The latch unit may comprise: a first tri-state buffer receiving the data input signal and transferring the data input signal in response to the pulse signals; a second tri-state buffer transferring a signal of the signal transfer line in response to the pulse signals; a PMOS transistor, a first NMOS transistor, and a second NMOS transistor connected in series between a voltage source and a virtual ground; and an inverter inverting the outputs of the first and second tri-state buffers and outputting the inverted outputs, wherein gates of the PMOS transistor and the first NMOS transistor are connected to output terminals of the first and second tri-state buffers, the inverted internal clock signal is applied to a gate of the second NMOS transistor, and a node between the PMOS transistor and the first NMOS transistor is applied to the signal transfer line.

The pulse generator may comprise: first and second PMOS transistors connected in parallel between a voltage source and a first node; first and second NMOS transistors connected in series between the first node and a virtual ground; third and fourth PMOS transistors connected in series between the voltage source and a second node; third and fourth NMOS transistors connected in series between the second node and the virtual ground; fifth and sixth NMOS transistors connected in parallel between the second node and the virtual ground; a first inverter inverting an output of the first node and outputting the inverted signal; and a second inverter inverting a signal of the second node and outputting the inverted signal, wherein the clock signal is applied to gates of the first PMOS transistor, the first NMOS transistor, the fourth PMOS transistor, and the third NMOS transistor, the scan enable signal is applied to gates of the third PMOS transistor and the sixth NMOS transistor, the signal of the second node is applied to gates of the second PMOS transistor and the second NMOS transistor, an output of the first inverter is applied to a gate of the fifth NMOS transistor, and an output of the second inverter is applied to a gate of the fourth NMOS transistor; and an output of the first node is the inverted pulse signal, and the output of the first inverter is the pulse signal.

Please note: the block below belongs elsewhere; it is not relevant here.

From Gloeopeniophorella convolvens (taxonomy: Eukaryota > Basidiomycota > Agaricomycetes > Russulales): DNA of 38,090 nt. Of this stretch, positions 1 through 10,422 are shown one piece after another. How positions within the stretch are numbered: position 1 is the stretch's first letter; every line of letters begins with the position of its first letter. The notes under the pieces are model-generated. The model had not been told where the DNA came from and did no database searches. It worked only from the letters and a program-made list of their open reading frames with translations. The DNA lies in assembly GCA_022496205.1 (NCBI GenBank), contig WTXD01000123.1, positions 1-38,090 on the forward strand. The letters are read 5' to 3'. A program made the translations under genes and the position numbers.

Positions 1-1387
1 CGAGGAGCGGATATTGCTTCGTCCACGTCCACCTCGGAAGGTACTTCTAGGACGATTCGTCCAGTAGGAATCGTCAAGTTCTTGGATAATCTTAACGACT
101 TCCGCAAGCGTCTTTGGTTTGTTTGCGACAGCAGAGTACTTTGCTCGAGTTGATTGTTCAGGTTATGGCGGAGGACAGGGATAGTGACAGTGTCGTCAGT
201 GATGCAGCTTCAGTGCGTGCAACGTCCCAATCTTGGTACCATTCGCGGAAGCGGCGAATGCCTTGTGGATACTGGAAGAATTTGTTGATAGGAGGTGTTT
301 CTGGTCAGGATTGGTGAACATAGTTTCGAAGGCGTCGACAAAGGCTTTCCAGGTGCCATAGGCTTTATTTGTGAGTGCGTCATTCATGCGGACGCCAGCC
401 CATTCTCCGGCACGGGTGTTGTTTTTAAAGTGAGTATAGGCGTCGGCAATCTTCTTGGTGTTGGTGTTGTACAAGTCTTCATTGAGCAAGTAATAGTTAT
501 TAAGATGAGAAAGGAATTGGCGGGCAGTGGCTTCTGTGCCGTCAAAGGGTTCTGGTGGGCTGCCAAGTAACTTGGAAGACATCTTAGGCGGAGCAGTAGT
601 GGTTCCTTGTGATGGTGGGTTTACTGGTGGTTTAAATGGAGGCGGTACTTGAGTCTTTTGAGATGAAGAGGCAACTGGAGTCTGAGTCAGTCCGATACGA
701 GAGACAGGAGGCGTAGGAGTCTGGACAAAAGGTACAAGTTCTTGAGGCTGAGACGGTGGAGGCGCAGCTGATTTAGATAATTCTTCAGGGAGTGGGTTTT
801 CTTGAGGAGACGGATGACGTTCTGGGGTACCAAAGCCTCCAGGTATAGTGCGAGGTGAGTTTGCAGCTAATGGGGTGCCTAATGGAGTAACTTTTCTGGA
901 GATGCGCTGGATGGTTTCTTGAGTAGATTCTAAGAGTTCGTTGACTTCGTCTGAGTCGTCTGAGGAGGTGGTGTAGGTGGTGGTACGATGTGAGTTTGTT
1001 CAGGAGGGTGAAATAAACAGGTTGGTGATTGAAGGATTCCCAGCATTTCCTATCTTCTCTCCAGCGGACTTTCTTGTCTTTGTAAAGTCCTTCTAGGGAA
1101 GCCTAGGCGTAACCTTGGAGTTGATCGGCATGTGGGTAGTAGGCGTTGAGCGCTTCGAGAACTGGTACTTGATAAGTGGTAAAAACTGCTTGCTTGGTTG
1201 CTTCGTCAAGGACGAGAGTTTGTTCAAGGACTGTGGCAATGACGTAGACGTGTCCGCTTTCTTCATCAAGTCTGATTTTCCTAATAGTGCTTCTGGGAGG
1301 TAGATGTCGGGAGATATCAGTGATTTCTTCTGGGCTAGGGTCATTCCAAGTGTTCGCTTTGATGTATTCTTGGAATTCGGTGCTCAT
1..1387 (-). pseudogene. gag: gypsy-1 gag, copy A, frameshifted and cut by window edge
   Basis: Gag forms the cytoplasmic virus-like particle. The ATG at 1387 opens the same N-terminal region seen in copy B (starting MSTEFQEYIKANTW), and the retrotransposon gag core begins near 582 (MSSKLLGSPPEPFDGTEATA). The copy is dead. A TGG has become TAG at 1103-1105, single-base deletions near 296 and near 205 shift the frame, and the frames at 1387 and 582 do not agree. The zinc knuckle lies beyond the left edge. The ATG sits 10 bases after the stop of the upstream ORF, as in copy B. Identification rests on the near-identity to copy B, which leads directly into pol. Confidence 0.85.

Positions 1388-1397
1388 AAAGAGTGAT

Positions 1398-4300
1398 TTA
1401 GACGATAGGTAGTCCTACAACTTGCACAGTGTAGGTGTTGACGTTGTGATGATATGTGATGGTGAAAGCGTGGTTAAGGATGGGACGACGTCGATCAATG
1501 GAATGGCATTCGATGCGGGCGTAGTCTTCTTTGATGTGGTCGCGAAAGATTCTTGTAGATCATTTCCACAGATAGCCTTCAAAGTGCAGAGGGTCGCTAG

The scan and retention latch unit may comprise: an internal clock generator receiving the clock signal, the scan enable signal, and the control signal, and generating the internal clock signals; a multiplexer selectively outputting the scan signal and a signal applied to the latch unit via the signal transfer line in response to the scan enable signal; a first transfer gate transferring an output of the multiplexer in response to the internal clock signals; first and second inverters inverting an output of the first transfer gate; a tri-state buffer transferring an output of the first inverter to inputs of the first and second inverters in response to the internal clock signals; and a second transfer gate transferring an output of the second inverter to the signal transfer line in response to the internal clock signals.

The internal clock generator may comprise: first and second PMOS transistors connected in parallel between a voltage source and a first node; a third PMOS transistor connected between the first node and a second node; a first NMOS transistor connected between the second node and a ground voltage; second and third NMOS transistors connected in series between the second node and the ground voltage; a first inverter inverting the scan enable signal; and a second inverter inverting an output of the second node, wherein the scan enable signal is applied to gates of the first PMOS transistor and the third NMOS transistor, the clock signal is applied to the second PMOS transistor and the second NMOS transistor, and the control signal is applied to gates of the third PMOS transistor and the first NMOS transistor, the second node is the inverted internal clock signal, an output of the first inverter is an inverted scan enable signal, and an output of the second inverter is the internal clock signal.